David Bourget (Western Ontario)
David Chalmers (ANU, NYU)
Rafael De Clercq
Jack Alan Reynolds
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Philosophical Quarterly 50 (199):175-190 (2000)
If non-consequentialists are to embrace the requirement of universalizability, then they will have to adopt a surprisingly relativistic stance. Not only will they say, in familiar vein, that the premises adduced in moral argument may be only agent-relative in force, that is, may involve the use of an indexical – as in the consideration that this or that option would advance my commitments, discharge my duty, or beneﬁt my children – and may provide reasons only for the indexically relevant agent, in this case me. They will also have to construe the consideration adduced in typical moral conclusions to the eﬀect that this or that option is right or ought to be chosen, or whatever, as itself only agent-relative in force. So at any rate I argue.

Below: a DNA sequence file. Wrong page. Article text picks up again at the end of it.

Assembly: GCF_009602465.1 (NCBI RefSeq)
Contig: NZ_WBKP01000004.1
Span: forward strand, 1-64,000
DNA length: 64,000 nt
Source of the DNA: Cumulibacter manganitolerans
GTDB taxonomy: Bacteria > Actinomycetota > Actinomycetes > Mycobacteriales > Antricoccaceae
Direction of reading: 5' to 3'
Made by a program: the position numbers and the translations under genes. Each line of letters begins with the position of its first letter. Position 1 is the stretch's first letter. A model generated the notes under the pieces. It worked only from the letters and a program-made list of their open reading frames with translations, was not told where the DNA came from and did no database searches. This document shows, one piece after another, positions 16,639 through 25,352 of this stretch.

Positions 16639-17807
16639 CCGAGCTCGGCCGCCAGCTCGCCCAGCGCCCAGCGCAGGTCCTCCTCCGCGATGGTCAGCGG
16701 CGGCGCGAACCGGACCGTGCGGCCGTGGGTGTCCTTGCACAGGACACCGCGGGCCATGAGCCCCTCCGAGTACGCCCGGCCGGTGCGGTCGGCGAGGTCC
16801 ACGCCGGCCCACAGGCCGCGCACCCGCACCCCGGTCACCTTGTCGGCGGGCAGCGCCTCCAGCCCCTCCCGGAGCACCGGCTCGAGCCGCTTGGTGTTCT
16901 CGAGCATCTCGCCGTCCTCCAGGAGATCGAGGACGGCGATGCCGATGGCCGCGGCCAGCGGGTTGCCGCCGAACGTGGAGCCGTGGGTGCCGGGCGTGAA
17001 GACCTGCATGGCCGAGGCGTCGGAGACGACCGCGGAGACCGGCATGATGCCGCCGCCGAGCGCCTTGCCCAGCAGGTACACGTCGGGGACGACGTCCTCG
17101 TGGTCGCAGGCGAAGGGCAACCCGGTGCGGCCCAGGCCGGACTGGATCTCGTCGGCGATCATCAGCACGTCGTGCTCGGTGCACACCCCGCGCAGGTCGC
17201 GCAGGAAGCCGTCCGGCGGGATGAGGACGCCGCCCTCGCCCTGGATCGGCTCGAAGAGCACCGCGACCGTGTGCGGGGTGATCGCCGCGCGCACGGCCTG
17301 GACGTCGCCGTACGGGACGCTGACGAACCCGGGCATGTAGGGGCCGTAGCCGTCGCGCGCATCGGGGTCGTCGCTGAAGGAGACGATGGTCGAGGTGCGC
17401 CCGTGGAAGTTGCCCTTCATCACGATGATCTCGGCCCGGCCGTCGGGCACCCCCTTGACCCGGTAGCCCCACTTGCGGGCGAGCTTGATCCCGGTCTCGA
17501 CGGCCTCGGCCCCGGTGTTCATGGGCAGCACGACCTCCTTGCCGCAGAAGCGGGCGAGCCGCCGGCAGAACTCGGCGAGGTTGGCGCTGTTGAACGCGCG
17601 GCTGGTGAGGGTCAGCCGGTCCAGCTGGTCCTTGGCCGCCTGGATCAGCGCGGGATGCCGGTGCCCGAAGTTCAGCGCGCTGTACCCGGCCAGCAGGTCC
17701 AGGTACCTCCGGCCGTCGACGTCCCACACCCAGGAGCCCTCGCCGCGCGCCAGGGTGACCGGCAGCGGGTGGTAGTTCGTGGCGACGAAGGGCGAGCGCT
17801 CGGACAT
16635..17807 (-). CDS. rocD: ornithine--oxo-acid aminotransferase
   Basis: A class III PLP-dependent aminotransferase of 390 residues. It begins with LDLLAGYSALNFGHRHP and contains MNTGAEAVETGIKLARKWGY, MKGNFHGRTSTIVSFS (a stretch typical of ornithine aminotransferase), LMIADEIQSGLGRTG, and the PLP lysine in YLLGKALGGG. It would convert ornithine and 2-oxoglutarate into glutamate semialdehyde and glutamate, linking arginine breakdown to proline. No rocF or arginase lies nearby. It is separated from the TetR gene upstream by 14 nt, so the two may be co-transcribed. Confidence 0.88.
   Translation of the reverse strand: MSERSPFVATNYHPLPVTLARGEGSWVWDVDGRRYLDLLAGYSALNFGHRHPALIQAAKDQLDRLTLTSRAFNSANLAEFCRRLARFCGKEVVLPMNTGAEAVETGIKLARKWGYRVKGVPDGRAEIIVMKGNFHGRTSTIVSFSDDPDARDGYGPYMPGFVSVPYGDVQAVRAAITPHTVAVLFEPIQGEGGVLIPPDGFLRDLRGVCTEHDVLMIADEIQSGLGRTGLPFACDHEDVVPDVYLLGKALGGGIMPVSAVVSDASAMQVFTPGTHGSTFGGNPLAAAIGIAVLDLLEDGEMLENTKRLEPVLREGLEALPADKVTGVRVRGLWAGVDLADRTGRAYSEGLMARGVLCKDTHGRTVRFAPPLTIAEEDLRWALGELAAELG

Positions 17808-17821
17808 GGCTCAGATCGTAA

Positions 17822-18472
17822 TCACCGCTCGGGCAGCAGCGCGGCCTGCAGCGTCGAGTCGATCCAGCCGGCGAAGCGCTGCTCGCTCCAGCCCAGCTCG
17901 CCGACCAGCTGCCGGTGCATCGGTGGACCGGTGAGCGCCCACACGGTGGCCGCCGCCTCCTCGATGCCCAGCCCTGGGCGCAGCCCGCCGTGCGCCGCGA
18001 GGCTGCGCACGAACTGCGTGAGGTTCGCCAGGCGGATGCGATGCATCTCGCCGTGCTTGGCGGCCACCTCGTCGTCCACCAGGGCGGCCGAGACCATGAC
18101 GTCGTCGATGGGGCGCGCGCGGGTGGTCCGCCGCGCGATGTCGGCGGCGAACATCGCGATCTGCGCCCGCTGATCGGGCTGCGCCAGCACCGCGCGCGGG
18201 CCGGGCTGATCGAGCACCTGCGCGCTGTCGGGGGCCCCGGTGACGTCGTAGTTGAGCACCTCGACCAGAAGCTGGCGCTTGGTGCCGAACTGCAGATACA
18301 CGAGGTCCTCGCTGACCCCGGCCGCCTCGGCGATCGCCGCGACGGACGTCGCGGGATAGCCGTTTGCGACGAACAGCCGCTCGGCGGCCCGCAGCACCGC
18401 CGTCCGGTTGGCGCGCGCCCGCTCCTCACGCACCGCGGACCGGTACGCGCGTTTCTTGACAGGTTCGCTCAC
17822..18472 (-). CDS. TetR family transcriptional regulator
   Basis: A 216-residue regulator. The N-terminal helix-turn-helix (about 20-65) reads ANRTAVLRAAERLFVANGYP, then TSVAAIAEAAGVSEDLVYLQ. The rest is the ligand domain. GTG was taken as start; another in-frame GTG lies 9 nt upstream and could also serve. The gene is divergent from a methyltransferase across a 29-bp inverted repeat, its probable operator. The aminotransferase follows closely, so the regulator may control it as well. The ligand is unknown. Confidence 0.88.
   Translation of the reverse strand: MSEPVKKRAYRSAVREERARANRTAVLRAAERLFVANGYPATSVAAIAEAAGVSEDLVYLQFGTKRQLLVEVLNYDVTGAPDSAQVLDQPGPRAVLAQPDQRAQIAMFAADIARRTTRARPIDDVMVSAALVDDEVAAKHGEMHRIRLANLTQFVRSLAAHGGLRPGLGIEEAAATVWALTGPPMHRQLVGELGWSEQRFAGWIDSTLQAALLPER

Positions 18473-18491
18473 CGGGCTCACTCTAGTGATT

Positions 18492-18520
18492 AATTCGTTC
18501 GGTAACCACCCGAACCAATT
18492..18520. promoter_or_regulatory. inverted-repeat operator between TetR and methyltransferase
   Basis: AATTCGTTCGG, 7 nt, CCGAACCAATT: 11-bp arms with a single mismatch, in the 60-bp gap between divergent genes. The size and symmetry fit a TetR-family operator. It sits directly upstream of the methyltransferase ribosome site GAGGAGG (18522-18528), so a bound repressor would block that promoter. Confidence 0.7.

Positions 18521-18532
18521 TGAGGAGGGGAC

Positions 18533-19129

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References found in this work BETA
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Citations of this work BETA
Tom Dougherty (2013). Agent-Neutral Deontology. Philosophical Studies 163 (2):527-537.
Jennie Louise (2004). Relativity of Value and the Consequentialist Umbrella. Philosophical Quarterly 54 (217):518–536.
Axel Gosseries (2001). Child Versus Childmaker: Future Persons and Present Duties in Ethics and the Law (Review). [REVIEW] Ethics and the Environment 6 (2):114-118.
Timothy Chappell (2001). A Way Out of Pettit's Dilemma. Philosophical Quarterly 51 (202):95-99.
Chris Provis (2010). Virtuous Decision Making for Business Ethics. Journal of Business Ethics 91 (1):3 - 16.
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